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  • Writer's pictureLaurie M. Wasserman

FAQ: Child Support in Maryland

Generally, a monthly child support obligation is when one parent pays a specified amount to another parent to share the costs associated with raising a child between two households. The goal of child support is to ensure the child’s needs are met and they maintain a similar standard of living between the two parents’ homes.

At Wasserman Family Law, we receive a lot of questions about child support in Maryland. Here are some of the most common questions and answers:

What are my legal obligations?

Under the law, both parents have a legal obligation to financially support their children until the child is 18, or 19 if the child is still in high school. This is the case even if one parent is not seeing the child (i.e. an absentee parent) or if the child is in the custody of a third-party (i.e. grandparents, siblings).

Stepparents do not have a legal financial obligation for their stepchildren.

How will the court calculate my child support?

In Maryland, child support is calculated using the Child Support Guidelines, a mathematical formula that calculates each parent’s child support obligation with an income-sharing formula and taking into account specific payments made by parents on behalf of the children, such as health insurance and work-related childcare. The obligation amount is based on each parents’ percentage of the combined income and in proportion to the number of overnights a child spends with each parent.

For example, if Parent 1 makes $40,000 per year and Parent 2 makes $60,000 per year, Parent 1 makes 40% of the combined income, and Parent 2 makes 60% of the combined income. These percentages will be factored into the child support calculations.

Do these guidelines apply to all income brackets across the board?

The use of these guidelines is mandatory if the parents’ combined annual income is less than $15,000 per month or $180,000 per year. The legislature sets the amount of child support at each income level. If the parents combined income is more than $15,000 per month, the courts have the discretion to deviate from the guidelines to determine the appropriate monthly child support amount.

What other factors are included in the guidelines formula?

The guidelines consider the “actual income” of each parent, or the “potential income” if the Court finds that a parent is voluntarily impoverished. “Actual income” is the gross income from any source including wages, salaries, commissions, bonuses, dividend income, pension income, interest income, trust income, annuity income, Social Security benefits, unemployment insurance benefits, disability insurance benefits, worker’s compensation benefits, alimony received, among others. If one parent has a preexisting child support obligation or is paying alimony to the other parent, that amount is deducted from that parent’s “actual income.” And if a parent is self-employed, “actual income” means the income from gross receipts minus “ordinary and necessary expenses required to produce income.”

  • Work-Related Childcare Expenses. This factor includes expenses incurred to provide care for the child while the parent is working (i.e. daycare, before/aftercare, babysitters).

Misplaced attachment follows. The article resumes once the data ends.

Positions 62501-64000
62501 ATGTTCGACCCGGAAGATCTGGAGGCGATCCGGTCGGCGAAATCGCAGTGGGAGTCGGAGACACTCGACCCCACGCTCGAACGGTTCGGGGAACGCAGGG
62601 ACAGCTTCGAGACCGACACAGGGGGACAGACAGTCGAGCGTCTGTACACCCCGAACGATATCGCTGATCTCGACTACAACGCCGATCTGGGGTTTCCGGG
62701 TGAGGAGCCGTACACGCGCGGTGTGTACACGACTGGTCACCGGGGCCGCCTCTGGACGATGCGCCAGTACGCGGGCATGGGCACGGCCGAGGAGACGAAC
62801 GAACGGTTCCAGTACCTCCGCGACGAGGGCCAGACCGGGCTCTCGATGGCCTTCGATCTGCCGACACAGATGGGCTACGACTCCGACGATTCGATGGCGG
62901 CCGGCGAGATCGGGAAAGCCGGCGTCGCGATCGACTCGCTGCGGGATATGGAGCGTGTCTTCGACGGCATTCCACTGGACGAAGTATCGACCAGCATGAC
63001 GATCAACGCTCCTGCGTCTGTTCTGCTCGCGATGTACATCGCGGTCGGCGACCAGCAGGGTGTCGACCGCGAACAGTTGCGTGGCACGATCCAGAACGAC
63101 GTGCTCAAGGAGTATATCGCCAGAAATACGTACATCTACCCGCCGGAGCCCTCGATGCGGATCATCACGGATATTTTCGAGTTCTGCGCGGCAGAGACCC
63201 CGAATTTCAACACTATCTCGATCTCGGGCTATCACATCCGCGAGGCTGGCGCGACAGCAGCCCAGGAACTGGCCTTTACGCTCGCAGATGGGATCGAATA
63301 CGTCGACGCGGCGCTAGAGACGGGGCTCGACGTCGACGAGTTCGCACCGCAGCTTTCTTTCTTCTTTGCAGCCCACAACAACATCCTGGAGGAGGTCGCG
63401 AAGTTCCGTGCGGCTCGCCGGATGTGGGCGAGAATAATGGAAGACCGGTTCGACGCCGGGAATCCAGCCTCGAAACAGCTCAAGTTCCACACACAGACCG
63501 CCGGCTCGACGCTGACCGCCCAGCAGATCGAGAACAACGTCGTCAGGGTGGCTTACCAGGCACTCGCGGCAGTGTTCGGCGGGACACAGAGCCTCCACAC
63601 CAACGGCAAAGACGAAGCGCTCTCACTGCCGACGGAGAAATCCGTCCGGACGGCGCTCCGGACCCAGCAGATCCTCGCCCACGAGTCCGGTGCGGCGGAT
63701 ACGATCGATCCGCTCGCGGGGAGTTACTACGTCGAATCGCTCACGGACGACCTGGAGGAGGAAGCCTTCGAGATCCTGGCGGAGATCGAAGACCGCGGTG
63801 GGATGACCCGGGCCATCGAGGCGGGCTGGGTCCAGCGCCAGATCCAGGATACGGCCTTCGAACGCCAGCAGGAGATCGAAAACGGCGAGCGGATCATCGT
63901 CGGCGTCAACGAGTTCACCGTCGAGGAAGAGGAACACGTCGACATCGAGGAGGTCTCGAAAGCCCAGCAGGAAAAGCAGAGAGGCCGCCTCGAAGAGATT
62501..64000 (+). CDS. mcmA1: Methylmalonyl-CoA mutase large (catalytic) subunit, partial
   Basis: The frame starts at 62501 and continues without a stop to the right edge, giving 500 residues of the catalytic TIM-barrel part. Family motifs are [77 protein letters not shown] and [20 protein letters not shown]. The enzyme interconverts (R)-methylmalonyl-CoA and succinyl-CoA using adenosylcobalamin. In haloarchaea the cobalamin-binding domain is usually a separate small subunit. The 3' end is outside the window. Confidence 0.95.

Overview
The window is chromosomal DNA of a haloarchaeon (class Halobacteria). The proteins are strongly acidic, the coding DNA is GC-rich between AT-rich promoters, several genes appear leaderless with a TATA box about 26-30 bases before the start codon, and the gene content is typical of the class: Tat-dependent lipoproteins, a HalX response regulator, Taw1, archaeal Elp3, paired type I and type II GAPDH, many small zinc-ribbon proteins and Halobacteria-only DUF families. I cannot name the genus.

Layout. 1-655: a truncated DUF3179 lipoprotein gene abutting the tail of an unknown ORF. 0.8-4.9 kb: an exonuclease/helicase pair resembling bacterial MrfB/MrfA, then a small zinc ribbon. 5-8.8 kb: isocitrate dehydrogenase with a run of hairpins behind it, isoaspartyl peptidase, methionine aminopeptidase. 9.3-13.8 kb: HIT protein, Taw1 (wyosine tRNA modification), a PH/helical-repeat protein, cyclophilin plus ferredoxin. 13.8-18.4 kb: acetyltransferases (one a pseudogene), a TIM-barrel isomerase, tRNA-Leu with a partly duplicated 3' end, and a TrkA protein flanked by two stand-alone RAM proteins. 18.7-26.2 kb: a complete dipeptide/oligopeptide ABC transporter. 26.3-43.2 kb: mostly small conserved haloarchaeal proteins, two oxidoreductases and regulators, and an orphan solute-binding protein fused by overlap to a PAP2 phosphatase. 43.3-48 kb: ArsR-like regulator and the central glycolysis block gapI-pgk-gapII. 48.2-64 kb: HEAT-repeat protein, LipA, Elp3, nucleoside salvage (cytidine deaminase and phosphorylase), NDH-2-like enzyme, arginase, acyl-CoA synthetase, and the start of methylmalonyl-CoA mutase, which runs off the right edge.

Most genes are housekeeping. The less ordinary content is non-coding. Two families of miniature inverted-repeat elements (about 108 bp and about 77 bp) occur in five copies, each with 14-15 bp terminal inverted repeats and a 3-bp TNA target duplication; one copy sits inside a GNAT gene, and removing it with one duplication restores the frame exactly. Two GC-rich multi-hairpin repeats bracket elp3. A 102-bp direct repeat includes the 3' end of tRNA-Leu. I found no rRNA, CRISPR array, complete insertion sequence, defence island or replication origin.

• Health Insurance. Generally, each parent is required to contribute to the cost of providing health insurance for a child in proportion to his or her adjusted actual income. When one parent is paying the insurance, they are given a “credit” when calculating the guidelines.

  • Extraordinary Medical Expenses. This factor includes uninsured expenses such as therapy, orthodontia, physical therapy, etc. Generally, each parent is required to contribute to the cost of uninsured medical expenses (over $250 per year) for the child in proportion to his or her adjusted actual income. If one parent is advancing these costs, they are given a “credit” when calculating the guidelines.

  • School and Transportation Expenses. The costs associated with a private school and or tutoring lessons, as well transportation costs to transfer the child between households may also be considered.

  • Other Expenses. The Court has the discretion to consider “other expenses” when making a child support award determination.

  • Custodial Time. The number of overnights the child spends with each parent is considered when calculating child support, according to the guidelines.

After all these factors are input into the formula, a child support obligation amount is calculated. It is important to remember that child support is the child’s right. So, even if one parent is ordered to pay support to the other parent, this amount has been calculated to ensure that the child has a similar quality of life at each parent’s home. It should not simply be viewed as one parent being ordered to give money to the other parent.

Often, parents are unprepared and shocked to hear various child support amounts in the courtroom, because they have no idea what the guidelines are nor how to do the calculations. By understanding the Maryland Child Support Guidelines, each parent can plan for their child custody hearing in court. Hopefully, these guidelines, calculations, and factors have given you some helpful insights into how the state of Maryland calculates child support when considering the support and maintenance of children in child custody and child support matters.

If you have questions about child support in Maryland, contact Laurie Wasserman at or call our main number 410-842-1070. For the foreseeable future, we will be available by telephone and virtually to serve our clients.

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